If you don’t have enough leads for your real estate agency, something like that might be useful. But you’ll pay extra for it.
Now that you’ve seen some of the real-estate specific features that you can get from real estate CRMs, ask yourself:
Should you even use them?
Are they actually going to help you stay focused on the activities that drive the most value to you? (Which is communicating with prospects, moving sales conversations forward.) Real estate CRMs are, for the most part, just standard CRMs with “real estate” written on them. And a few extra features thrown in.
Features that, as we’ve seen, aren’t really all that great. That’s of course our point of view—others will see things differently.
So what should you be looking for instead?
Let’s take a look:
Okay, so if you don’t need a real-estate-agent-only social network, what do you need?
Here are a few things that will help you run a better real estate business:
Do you spend a lot of time on the phone with your clients? Many real estate agents do. You have lots of clients to update, cold calls to make, and questions to answer.
A CRM with calling features saves time by automating some of that process, recording calls for later reference, automated voicemail, and more.
All without leaving the CRM or picking up your phone. It’s all handled right within the app.
All of these features are meant to help you get more out of your calling schedule. If you work for a large real estate agency and have people who spend a lot of time on the phone, features like these will seriously boost their productivity.
You have a busy schedule—and fitting something new into it isn’t always easy.
Why not let your CRM handle that for you? Sync the platform with your calendar and your clients can schedule a call or a viewing a time when you’re available. No need to trade calls or emails trying to get something on the calendar.
It’s like having your own personal assistant.
SMS is a great way to stay in touch with your clients. You can let them know when a new property is available, send them links to virtual tours, get updates on paperwork, and just check in.
Especially if you’re working with younger home buyers, the ability to text is crucial for communicating with clients.
Being able to send text messages from your CRM makes the whole process easier. You can send texts without pulling out your phone and typing on a tiny keyboard.
You can even automate texts so your clients get specific types of messages without your intervention.
There’s no better way to stay top-of-mind with your prospects and customers than through automated emails (aka cadences).
You can use them to welcome new clients, update past clients, stay in touch with newsletters, follow up on prior conversations, or just about any other kind of contact you want.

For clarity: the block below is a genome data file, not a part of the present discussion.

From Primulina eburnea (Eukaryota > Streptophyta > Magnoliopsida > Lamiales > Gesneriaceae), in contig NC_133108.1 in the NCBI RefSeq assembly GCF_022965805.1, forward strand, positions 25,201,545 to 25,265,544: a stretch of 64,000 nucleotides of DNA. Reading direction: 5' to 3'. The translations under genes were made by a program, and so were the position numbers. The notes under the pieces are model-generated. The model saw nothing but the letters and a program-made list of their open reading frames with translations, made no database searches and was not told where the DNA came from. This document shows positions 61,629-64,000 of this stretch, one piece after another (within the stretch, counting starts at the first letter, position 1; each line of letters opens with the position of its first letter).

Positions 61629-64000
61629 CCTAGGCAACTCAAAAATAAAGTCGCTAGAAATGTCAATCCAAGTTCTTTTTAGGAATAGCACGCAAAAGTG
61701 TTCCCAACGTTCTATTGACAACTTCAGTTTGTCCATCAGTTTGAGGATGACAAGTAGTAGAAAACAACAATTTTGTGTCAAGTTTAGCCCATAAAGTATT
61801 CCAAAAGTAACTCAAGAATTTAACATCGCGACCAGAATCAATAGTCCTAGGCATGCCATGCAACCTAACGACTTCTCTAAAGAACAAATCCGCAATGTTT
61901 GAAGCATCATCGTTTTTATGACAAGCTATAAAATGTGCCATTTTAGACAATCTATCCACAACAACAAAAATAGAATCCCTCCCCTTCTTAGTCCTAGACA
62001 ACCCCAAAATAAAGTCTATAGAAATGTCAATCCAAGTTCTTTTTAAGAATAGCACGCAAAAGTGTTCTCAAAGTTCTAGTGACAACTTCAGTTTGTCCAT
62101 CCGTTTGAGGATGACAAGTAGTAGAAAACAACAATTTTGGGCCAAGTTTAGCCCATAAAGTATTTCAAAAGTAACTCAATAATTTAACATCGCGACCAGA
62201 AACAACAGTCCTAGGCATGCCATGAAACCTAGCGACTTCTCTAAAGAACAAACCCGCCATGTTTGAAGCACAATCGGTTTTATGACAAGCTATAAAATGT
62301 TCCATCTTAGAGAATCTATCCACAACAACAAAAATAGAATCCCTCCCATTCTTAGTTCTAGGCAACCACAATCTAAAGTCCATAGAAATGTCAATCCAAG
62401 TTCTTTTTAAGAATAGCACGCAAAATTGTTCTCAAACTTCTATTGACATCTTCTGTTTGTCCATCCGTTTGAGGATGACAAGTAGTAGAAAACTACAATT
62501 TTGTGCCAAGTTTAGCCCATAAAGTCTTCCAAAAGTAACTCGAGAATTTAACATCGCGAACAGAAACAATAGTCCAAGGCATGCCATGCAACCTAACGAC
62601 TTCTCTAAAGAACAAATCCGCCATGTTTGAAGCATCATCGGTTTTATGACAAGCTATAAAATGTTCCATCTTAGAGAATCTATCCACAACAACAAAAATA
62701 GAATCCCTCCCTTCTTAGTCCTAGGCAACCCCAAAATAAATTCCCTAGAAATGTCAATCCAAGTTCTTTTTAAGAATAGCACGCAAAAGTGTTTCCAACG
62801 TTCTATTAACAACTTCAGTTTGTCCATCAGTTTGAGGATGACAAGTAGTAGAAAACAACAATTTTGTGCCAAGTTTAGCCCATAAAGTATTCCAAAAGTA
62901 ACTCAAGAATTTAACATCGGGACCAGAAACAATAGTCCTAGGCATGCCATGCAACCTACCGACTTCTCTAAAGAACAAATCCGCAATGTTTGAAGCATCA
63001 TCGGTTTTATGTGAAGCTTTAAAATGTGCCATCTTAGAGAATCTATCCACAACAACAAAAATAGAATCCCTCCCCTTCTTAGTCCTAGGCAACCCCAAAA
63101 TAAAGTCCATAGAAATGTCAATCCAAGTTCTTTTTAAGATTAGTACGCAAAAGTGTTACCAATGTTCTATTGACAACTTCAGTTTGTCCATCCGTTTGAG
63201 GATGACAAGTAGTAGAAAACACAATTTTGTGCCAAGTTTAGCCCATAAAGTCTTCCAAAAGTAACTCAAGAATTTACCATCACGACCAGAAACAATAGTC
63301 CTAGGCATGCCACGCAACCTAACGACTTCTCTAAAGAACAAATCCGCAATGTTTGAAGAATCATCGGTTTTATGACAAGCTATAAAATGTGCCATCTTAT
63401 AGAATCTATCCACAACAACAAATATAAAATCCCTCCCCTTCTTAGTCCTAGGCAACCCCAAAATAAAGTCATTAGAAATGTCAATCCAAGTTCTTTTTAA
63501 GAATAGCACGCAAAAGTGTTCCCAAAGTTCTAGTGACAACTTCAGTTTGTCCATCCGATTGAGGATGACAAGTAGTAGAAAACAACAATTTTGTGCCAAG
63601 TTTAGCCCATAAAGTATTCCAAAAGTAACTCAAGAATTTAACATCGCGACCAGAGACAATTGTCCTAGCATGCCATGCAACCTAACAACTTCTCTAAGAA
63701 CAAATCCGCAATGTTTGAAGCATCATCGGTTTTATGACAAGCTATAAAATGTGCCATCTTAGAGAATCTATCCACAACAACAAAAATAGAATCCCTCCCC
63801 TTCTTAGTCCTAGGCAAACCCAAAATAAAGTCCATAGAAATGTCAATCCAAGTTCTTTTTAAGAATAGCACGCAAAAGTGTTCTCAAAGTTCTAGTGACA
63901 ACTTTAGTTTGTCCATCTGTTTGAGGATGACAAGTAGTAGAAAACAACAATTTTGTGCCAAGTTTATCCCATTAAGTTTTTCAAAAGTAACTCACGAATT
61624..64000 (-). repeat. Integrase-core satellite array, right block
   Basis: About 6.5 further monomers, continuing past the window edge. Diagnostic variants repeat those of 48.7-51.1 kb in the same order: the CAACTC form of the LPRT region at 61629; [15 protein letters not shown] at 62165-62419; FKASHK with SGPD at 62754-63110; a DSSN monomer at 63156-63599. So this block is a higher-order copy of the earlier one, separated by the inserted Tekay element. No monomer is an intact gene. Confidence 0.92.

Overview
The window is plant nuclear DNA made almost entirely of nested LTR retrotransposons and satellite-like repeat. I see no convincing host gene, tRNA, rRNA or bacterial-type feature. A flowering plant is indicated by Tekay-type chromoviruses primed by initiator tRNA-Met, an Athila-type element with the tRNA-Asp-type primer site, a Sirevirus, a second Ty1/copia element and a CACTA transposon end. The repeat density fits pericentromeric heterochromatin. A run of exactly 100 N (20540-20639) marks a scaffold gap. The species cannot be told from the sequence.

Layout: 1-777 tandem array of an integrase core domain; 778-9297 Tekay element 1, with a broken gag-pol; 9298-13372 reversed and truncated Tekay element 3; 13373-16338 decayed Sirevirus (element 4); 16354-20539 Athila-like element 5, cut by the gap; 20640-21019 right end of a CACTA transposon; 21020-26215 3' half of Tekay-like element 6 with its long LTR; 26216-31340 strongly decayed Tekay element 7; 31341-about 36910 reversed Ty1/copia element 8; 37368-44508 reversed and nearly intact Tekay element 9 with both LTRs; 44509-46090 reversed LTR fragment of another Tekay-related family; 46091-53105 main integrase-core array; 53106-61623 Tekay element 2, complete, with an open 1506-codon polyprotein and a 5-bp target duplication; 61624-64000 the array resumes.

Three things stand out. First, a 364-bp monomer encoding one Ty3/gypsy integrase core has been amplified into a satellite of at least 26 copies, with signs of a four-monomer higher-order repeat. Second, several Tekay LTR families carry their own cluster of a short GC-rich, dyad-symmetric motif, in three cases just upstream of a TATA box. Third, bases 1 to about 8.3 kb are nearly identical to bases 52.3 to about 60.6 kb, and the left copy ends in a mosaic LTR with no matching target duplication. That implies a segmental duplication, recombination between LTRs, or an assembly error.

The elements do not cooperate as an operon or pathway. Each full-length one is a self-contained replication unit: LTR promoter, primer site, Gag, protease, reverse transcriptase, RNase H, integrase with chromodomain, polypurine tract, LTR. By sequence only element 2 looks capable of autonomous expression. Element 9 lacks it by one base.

You can also nurture leads without having to write up a new email every couple days.
All of this can be done automatically, letting you stay in contact with a lot more people without all the effort.
Marketing is a big concern for a lot of real estate agents. If it’s something you think about a lot, email automation will change your life.
Do you want to know how to close more deals? Of course you do! 23% of real estate agents want to improve their conversion rate.
But there’s no secret to it—you just have to know your clients and understand how to best work with them.
A CRM with built-in reporting features optimized for actionable sales insights can help you do that. Maybe you see that clients who received your automated lead nurturing emails are more likely to stick with you when they buy.
Or that texting gets the most responses. Or that calling in the morning works a lot better than calling in the evening.
Reports from your CRM can tell you these things and make your outreach more effective.
You’re probably already using some tools. Maybe you use an email provider like Aweber or MailChimp. Or you have real-estate specific tools that you need to use to keep track of listings and remind you of paperwork that needs to get done.
Whatever the case, you want a CRM that can integrate with those tools.
You can import information from those tools into your CRM, or sync up your customer entries to provide those other pieces of software with important communication information.
No matter which tools you use, there’s a good chance you can find a CRM that will integrate with them.
If you can’t, you can at least find one that integrates with Zapier. That way you’ll have access to thousands of apps without having to set up your own custom integrations.
It sounds really great when you see a CRM that has real-estate-specific features. But do you actually need those features? Will you ever use them?
In many cases, the answer is no. But when you first see a piece of software build specifically for real estate agents, you might be blown away. That’s a very specific market, and it’s impressive that companies have built CRMs for it.
Alas, those CRMs really aren’t that great.
So instead of getting caught up in the features that software manufacturers want you to get excited about, think about what’s actually going to save you time.
Think about how you organize your contacts, communicate with them, and run your business. Then find a CRM that helps you with those tasks.
That’s what a CRM should do.